the American realists . . . Professor R. B. Perry of Harvard and Mr. Edwin B. Holt . . . have derived a strong impulsion from James, but have more interest than he had in logic and mathematics and the abstract part of philosophy. They speak of "neutral" entities as the stuff out of which both mind and matter are constructed. Thus Holt says: "... perhaps the least dangerous name is neutral-stuff."
Russell goes on to agree with James and in part with the "American realists":
My own belief – for which the reasons will appear in subsequent lectures – is that James is right in rejecting consciousness as an entity, and that the American realists are partly right, though not wholly, in considering that both mind and matter are composed of a neutral-stuff which, in isolation is neither mental nor material.
I do not think it is strictly accurate to say that rocks (for example) have experiences . . . although rocks may have experiences associated with them. ... Personally, I am much more confident of naturalistic dualism than I am of panpsychism. The latter issue seems to be very much open. But I hope to have said enough to show that we ought to take the possibility of some sort of panpsychism seriously: there seem to be no knockdown arguments against the view, and there are various positive reasons why one might embrace it. (Chalmers 1996:299)
The type-F view is admittedly speculative and it can sound strange at first hearing. Many find it extremely counterintuitive to suppose that fundamental physical systems have phenomenal properties: e.g. that there is something it is like to be an electron.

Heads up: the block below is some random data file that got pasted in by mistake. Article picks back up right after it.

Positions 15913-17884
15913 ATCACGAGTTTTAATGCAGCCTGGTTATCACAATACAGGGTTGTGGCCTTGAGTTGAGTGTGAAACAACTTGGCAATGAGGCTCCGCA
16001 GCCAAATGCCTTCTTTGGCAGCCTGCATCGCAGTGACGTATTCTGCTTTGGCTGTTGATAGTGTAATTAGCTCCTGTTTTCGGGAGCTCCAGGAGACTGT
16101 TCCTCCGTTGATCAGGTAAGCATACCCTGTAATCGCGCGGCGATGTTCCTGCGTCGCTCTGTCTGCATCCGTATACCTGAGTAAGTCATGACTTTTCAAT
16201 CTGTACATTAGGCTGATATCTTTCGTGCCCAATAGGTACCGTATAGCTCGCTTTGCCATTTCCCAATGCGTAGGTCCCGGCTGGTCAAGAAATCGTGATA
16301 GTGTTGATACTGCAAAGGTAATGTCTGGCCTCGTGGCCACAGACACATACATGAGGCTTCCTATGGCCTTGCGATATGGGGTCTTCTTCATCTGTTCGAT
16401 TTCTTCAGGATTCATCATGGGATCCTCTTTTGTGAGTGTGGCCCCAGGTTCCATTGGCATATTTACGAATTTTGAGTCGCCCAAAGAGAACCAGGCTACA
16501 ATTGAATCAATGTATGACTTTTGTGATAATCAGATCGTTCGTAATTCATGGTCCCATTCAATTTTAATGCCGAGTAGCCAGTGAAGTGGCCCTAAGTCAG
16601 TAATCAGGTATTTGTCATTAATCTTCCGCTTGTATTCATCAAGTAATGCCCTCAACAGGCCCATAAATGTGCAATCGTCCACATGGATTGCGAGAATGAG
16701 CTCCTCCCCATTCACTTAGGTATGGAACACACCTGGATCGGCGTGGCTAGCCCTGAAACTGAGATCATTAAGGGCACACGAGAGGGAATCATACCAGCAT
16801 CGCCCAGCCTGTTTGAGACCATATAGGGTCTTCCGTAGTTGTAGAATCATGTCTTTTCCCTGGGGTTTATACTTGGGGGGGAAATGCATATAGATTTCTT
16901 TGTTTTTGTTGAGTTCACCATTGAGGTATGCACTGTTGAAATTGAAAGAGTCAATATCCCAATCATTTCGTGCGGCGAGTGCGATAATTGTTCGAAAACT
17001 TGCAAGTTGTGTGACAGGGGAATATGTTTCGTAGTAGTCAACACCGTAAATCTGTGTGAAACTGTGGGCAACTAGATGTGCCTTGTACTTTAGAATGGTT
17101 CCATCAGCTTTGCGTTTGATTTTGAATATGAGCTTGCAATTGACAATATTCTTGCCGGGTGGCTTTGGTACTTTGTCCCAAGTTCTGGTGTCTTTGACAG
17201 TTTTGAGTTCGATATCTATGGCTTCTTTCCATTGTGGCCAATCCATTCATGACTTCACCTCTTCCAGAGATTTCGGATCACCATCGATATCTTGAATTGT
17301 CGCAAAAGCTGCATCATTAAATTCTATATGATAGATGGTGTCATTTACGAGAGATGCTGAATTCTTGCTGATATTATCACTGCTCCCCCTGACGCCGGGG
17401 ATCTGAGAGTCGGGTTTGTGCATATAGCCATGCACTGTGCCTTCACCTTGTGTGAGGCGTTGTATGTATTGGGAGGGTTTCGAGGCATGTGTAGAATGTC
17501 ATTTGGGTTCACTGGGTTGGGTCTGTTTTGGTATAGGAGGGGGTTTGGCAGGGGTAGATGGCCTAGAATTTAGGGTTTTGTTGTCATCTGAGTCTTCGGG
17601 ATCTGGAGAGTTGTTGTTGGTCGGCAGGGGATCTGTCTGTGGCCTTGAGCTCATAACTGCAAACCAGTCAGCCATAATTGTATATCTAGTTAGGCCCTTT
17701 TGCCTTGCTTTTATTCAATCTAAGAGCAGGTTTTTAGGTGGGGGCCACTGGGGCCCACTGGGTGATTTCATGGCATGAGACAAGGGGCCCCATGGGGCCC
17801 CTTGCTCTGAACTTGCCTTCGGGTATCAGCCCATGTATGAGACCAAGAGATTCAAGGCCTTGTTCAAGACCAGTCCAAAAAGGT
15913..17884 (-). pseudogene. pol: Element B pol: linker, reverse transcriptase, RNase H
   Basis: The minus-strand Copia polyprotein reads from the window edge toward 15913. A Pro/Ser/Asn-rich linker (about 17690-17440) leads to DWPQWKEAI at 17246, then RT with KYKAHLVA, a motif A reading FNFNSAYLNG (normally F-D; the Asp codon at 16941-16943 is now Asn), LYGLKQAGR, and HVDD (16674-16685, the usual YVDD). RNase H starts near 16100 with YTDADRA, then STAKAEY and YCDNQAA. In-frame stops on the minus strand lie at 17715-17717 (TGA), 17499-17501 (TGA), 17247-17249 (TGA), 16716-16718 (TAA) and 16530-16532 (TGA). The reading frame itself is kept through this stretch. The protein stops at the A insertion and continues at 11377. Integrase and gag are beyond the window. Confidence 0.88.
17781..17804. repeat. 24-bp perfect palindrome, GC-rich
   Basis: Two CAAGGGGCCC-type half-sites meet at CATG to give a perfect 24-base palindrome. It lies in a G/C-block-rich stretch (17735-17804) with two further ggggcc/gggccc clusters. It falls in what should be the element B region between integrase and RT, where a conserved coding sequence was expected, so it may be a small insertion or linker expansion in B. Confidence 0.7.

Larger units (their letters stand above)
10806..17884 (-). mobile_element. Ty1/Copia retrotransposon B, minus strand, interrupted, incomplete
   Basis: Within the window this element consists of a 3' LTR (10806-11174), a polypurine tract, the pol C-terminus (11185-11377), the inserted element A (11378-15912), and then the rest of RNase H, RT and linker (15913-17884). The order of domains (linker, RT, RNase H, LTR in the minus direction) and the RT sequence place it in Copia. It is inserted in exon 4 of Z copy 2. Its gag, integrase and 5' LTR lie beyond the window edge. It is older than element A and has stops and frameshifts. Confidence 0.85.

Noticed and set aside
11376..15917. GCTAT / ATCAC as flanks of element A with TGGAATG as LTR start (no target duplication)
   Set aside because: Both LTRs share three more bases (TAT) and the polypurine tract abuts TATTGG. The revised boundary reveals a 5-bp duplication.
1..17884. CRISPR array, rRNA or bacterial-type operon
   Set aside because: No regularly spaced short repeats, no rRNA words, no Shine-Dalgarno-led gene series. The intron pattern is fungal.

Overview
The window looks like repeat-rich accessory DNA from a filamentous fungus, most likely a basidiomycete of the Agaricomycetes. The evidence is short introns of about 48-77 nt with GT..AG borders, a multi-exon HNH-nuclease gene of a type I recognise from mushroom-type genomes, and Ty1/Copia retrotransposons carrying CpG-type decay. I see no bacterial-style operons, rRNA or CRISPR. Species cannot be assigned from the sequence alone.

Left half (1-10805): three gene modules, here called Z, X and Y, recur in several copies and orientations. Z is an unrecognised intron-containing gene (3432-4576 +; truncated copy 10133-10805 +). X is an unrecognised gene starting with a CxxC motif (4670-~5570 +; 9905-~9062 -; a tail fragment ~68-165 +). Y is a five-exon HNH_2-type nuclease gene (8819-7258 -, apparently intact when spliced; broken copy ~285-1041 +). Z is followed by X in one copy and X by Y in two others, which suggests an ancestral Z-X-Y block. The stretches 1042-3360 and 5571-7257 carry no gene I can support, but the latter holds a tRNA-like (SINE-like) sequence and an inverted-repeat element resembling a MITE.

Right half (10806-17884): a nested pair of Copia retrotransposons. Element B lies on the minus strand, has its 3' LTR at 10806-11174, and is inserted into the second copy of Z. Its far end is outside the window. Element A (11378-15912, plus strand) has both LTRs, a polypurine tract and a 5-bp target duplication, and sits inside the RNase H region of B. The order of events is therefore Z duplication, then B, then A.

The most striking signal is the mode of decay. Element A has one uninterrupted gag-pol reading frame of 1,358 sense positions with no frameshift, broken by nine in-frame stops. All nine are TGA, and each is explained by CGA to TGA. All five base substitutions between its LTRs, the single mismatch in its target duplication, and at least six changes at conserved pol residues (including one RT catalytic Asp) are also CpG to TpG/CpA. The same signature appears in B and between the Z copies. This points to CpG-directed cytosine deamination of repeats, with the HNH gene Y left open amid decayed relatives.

References and notes
- C.D. Broad, The Mind and Its Place in Nature, London: Kegan Paul, 1925, http://www.ditext.com/broad/mpn/mpn-con.htm
- William James, Essays in Radical Empiricism, New York: Longmans, Green, and Co., 1912.
- Bertrand Russell, The Analysis of Mind, London, G. Allen & Unwin; New York, Macmillan, 1921.
- r.e. "(p. 4)" see next footnotes about source of James's quote. The James quote appears at Russell 1921:10.
- Russell 1921:10
- Russell 1921:10. The ibid refers to footnote #5 on Russell 1921:9 with regards to the quotes from James derived from Journal of Philosophy, Psychology and Scientific Methods's," vol. i, 1904. Reprinted in "Essays in Radical Empiricism" (Longmans, Green & Co., 1912), pp. 1-38.
- Russell 1921:10-11
- Russell 1921:11
- 1996:293-301 "4. Is Experience Ubiquitous?" which includes subsections What is it like to be a thermostat?, Whither pansychism?, and Constraining the double-aspect principle
- Chalmers 2002:264-267
- "Monism". Columbia Encyclopedia. Columbia University Press. 2008. Retrieved 2008-09-23.
- Bertrand Russell (1921) The Analysis of Mind, republished 2005 by Dover Publications, Inc., Mineola, NY, ISBN 0-486-44551-8 (pbk.)
- Andrew Gluck (2007) Damasio's Error and Descartes' Truth: An Inquiry into Epistemology, Metaphysics, and Consciousness, University of Scranton Press, Scranton PA, ISBN 978-1-58966-127-1 ((pb)).
- David Chalmers (1996) The Conscious Mind: In Search of a Fundamental Theory, Oxford University Press, New York, ISBN 0-19-511789-1 (Pbk.)
- David Chalmers ed. (2002) Philosophy of Mind: Classical and Contemporary Readings, Oxford University Press, New York, ISBN 0-19-514581-X (pbk. : alk. paper).